Cognac in picturesBy Melita Kiely
Drinks writers from around the globe flocked to Cognac last week for a comprehensive tour of the region led by the Bureau National Interprofessionel du Cognac (BNIC).
From the crus of Petite-Champagne and Grande-Champagne to the distilleries of Hennessy, Martell and Dudognon – the trip encompassed a vast variety of tastings, talks and tours.
Over the last couple of years, Cognac sales have suffered significant declines largely due to the Chinese government’s on-going anti-extravagance campaign.
Global sales fell further in 2014, but despite the drop the BNIC reported its annual results indicated “signs of recovery” as volume figures from August to December last year met those seen during the same period in 2013.
As such, Cognac producers have had to find ways to combat the declining trends.
“Every year we have to adapt with the climate,” said Fabien Levieux, Hennessy brand ambassador. “The human factor plays a crucial and key role in what we do.
“We want to educate consumers that a VSOP or Napoleon is not better than a VS – they are all great Cognacs, just of different styles.”
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Once inside the distillery, Martell distillery manager Laurent Nony led a detailed tour of the firm’s facilities.
Nony began with explaining how the white wine is distilled to make eau-de-vie, which will then go on to be aged in one of three different types of barrels: new barrels, ones that have had two eaux-de-vie rested in them already and old Cognac barrels.
The distillery has the capacity to make more than 200 hectare litres per hour and operates continuously from around the end of October to the end of February.
Upon completion of the tour, Nony presented the opportunity to taste a range of eaux-de-vie.
One was made with lies (yeast) and another without lies, as well as two other expressions, gros grains and grains fins, which all generated markedly different tasting notes.
The next stop on the trip was to Chalvignac, one of just a handful of companies that handcrafts alambics used to distil spirits.
Founded in 1981, the firm’s stills are not only used by Cognac producers – who comprise approximately 45% of their business – but also other spirits manufacturers including whisky and vodka.
On average, Chalvignac crafts approximately 50 stills each year, which take about two weeks to complete – and that’s not including the repairs and alterations they are also commissioned to do.
Upon completion of an alambic, an engineer will travel with the still to its designated company around the world to install and test the equipment to ensure it all works as it should.
As the sun began to set, a visit to Rémy Martin’s distillery was the third and final pit stop of the day.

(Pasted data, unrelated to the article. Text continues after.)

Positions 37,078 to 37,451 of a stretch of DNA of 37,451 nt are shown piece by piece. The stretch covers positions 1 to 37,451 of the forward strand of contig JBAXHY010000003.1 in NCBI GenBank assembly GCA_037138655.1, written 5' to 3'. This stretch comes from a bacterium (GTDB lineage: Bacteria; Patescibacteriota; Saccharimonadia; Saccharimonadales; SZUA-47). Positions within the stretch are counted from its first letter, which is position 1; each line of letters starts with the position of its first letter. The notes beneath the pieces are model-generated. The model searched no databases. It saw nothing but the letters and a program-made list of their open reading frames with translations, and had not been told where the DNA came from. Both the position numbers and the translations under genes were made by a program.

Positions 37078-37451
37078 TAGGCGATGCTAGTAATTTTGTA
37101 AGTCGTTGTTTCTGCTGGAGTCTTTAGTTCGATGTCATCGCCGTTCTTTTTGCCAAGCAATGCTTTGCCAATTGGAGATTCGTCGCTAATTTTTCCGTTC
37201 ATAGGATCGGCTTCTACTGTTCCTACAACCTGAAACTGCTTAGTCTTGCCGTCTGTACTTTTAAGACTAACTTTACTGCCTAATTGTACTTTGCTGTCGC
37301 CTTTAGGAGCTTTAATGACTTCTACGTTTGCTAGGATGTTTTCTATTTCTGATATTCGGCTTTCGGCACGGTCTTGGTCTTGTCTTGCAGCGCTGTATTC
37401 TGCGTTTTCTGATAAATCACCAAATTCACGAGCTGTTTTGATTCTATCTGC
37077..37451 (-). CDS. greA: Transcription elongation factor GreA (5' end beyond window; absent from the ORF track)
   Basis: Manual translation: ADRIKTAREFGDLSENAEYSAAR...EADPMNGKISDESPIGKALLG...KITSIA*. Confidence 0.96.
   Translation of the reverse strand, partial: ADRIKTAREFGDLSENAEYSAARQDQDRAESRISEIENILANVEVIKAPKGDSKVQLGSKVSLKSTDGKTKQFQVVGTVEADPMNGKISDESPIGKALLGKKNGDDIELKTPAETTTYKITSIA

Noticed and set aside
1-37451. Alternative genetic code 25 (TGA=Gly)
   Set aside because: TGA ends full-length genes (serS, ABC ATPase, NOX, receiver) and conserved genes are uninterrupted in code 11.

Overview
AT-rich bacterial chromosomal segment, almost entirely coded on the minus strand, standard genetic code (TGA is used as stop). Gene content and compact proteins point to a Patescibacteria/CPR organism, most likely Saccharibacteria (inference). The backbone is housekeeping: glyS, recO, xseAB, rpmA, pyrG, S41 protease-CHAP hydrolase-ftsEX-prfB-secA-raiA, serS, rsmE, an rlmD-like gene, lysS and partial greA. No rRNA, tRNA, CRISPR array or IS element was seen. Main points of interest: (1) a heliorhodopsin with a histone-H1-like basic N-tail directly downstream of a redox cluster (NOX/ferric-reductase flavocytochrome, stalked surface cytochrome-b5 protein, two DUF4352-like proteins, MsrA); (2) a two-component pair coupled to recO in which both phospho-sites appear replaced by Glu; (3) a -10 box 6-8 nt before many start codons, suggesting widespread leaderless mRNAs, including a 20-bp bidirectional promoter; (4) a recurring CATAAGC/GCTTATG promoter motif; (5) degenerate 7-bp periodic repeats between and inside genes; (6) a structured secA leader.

Founded in 1724 and considered today to be one of the four big Cognac houses, the tour through the firm’s distillery and historic cellars was led by international brand ambassador Gan Chian Mei.
With expressions including Rémy Martin XO Excellence and Rémy Martin Louis VIII (a rare blend of approximately 1,200 eaux-de-vie, some of which was distilled more than 100 years ago), the Cognac house uses eaux-de-vie chosen from the Grande Champagne and Petite Champagne regions to give the “greatest ageing potential”.
As part of the tour, the group was fortunate enough to meet with Jean Marie Bernard, master distiller at Rémy Martin.
Bernard talked about the distillation process before joining the group to taste a glass of Rémy Martin Coeur de Cognac before dinner.
Day two of the trip started with a short drive to Hennessy’s distillery where brand ambassador Fabien Levieux explained the distillation process used by the brand.
The company has in total three different distilleries with a total of 40 pot stills.
But while the brand boasts more than 200 vineyards, these generate less than 1% of Hennessy’s Cognac, with the remaining eaux-de-vie needed to meet supply demands sourced from independent vineyards.
Following the tour of the distillery, the group was given the opportunity to become master blenders for the day.
Guided by the expertise of olivier Paultes, head of Hennessy distilleries and member of the tasting committee – which selects the eaux-de-vie to be used in the company’s Cognac – the task was to recreate Hennessy VS from three expressions.
Once the final recipes had been approved by Paultes, each person bottled their unique Cognac creation, which was then given the seal of approval with a personalised Hennessy label.
The stay with Hennessy continued further with lunch at Chateau de Bagnolet, built in 1810 on the banks of the Charente near Cognac.
It was home to the Hennessy family for nearly 125 years and its decor has been kept to offer guests a “homely” feeling.
In 1786, a conservatory was added to the building filled with all manner of exotic plants from around the world, including hibiscus, lemon trees, bougainvillea and anthurium.
The next part of the trip progressed away from the large Cognac houses to a smaller producer – Dudognon.
Founded in 1776 and stiuated in the Grande Champagne region, the family-owned business produces between 10,000-15,000 bottles of Cognac per year and are one of the last remaining Cognac producers to use wood and coal to heat their stills.
According to Pierre Buraud, who helps run the distillery alongside his mother and father Claudine and Gerald Buraud, just five out of the 300 Cognac companies still use this method of heating.
The tour finished with a tasting of Dudognon’s entire range straight from the casks, including Dudognon Vielle Réserve (25-years-old) and Dudognon Héritage (40-years-old).
The tour ended with a visit to another smaller Cognac manufacturer, Distillerie Saint-Denis, and a tour by distiller Antoine Lespinard, followed by a unique opportunity to dine in the distillery itself.